Look for support from friends and loved ones who are good listeners.

Plan ahead.

 If you know change is on the horizon, do some prep work. This may require some extra work and using some spoons but it’s well worth it in the end.

Reframe your thinking.

 Changing the way you think is a task that in some cases may need some additional help. This is where a counselor or a mental health professional may come in handy. A neutral third party with no skin in the game to help you weigh out your options and to see things in a more neutral light. 

Strive to maintain some normalcy.

Structure and routine are comforting, so the more you can maintain your day-to-day in the midst of a change, the better off you’ll be. Go for your usual morning walk even if that walk is shorter or if that walk is with the help of mobility aids.  visit the same coffee shop or order door dash from that shop and try to stick to your normal sleeping, waking, and eating times.

Count your blessings. 

Whether you just received a difficult diagnosis or you’re about to start a new job, counting your blessings in a gratitude journal or sharing the top three highlights of your day with a family member at dinner can go a long way toward making you feel less depleted. Even during difficult times, things like noticing a starry sky or beautiful sunset or watching a colorful butterfly can act almost like a reset button for your mind.

Don’t forget your family, they are also experiencing a loss. They are the observers of you being in pain and suffering and not being able to do anything about it. Especially if your diagnosis is hard to find. The fear of the unknown is also a trauma they are going through. 

I do understand that it’s hard to manage your own emotions and other people’s emotions. It’s ok to focus on yours alone. This is where I would suggest a family counseling service to help them and yourself work through the collective stress your all enduring. I would like to leave you with one image though. Just imagine if the roles were reversed. If you were the caregiver and your family member was the one going through the health challenge. How frightened would you feel knowing your loved one was suffering and knowing you could really do nothing to actively support them or heal them. Even though in truth being a support system by being present and loving and offering care is doing a lot to the person going through the health scare.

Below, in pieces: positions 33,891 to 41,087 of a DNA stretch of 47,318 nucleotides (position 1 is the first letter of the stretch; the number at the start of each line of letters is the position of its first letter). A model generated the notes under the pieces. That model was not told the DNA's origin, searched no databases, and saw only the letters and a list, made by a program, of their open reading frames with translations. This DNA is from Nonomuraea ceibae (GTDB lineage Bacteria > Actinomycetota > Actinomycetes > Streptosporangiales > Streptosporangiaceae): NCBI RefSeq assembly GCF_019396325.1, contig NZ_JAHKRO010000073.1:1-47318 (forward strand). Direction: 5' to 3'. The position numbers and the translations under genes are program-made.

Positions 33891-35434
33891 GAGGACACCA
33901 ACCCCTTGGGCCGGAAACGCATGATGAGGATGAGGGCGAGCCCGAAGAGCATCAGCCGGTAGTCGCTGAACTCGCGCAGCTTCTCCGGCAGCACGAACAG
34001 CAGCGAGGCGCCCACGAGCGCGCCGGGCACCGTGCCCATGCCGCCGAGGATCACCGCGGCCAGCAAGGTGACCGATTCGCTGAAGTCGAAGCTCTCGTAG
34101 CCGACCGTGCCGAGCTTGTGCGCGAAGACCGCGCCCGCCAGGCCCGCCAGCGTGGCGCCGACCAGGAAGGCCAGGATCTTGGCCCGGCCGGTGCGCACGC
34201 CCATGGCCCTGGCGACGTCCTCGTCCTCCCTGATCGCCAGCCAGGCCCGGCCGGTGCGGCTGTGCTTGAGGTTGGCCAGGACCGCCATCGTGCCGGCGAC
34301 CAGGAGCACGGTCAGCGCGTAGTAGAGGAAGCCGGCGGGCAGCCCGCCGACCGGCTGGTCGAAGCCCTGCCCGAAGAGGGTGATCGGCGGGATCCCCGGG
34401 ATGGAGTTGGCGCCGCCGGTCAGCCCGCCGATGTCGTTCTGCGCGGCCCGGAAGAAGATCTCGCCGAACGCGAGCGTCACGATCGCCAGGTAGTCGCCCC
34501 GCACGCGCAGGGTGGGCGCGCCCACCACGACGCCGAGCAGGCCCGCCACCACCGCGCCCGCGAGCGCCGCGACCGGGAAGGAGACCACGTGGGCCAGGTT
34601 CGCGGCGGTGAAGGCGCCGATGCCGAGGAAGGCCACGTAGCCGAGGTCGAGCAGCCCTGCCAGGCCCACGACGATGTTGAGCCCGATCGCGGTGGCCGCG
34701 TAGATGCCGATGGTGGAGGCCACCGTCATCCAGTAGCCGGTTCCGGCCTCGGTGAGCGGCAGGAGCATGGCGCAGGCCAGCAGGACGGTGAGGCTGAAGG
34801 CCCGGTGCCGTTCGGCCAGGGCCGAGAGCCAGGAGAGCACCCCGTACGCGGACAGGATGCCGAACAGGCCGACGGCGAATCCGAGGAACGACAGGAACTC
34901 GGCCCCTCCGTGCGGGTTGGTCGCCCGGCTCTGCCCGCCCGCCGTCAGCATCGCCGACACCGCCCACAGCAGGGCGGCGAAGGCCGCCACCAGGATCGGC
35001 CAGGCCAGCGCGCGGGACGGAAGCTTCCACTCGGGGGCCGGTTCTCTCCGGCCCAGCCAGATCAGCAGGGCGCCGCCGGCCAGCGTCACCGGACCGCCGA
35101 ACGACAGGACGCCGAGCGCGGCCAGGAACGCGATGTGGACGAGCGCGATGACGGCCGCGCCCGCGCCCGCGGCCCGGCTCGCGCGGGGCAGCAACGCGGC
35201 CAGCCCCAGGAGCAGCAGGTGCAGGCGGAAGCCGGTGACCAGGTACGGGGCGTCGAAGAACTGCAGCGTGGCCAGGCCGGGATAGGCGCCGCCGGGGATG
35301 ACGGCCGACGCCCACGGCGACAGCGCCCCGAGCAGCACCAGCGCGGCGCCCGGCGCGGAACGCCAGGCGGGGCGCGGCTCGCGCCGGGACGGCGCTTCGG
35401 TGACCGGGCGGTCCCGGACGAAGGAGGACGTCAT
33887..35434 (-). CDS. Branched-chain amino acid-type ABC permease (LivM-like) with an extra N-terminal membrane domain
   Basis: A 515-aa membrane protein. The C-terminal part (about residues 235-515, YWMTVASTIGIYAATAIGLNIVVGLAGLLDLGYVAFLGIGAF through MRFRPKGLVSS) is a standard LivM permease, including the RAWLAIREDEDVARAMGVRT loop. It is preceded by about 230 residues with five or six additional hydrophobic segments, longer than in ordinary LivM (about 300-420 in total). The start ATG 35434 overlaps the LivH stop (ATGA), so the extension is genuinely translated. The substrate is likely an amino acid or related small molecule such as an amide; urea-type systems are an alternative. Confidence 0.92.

The best thing to do is to not allow yourself to get bogged down in the thought traps. Try assigning yourself a worry period. 

Create a “worry period.”

 Choose a set time and place for worrying. It should be the same every day (e.g. in the living room from 5:00 to 5:20 p.m.) and early enough that it won’t make you anxious right before bedtime. 

Write down your worries. 

If an anxious thought or worry comes into your head during the day, make a brief note of it and then continue about your day. Remind yourself that you’ll have time to think about it later, so there’s no need to worry about it right now. so your worries are more likely to lose their power.

Go over your “worry list” during the worry period.

 If the thoughts you wrote down are still bothering you, allow yourself to worry about them, but only for the amount of time you’ve specified for your worry period. And if your worries don’t seem important anymore, simply cut your worry period short and enjoy the rest of your day.

One thing I’m learning is when it comes to sudden health changes. You have to choose your battles. You will need to have a good handle on what your body is doing and saying. When you observe a new symptom. It’s important to take note of it and to watch it. See if it’s happening because of something you may do in the last few days. See if you are getting any relief over time or if it’s getting worse.  Notice what is making it better or worse.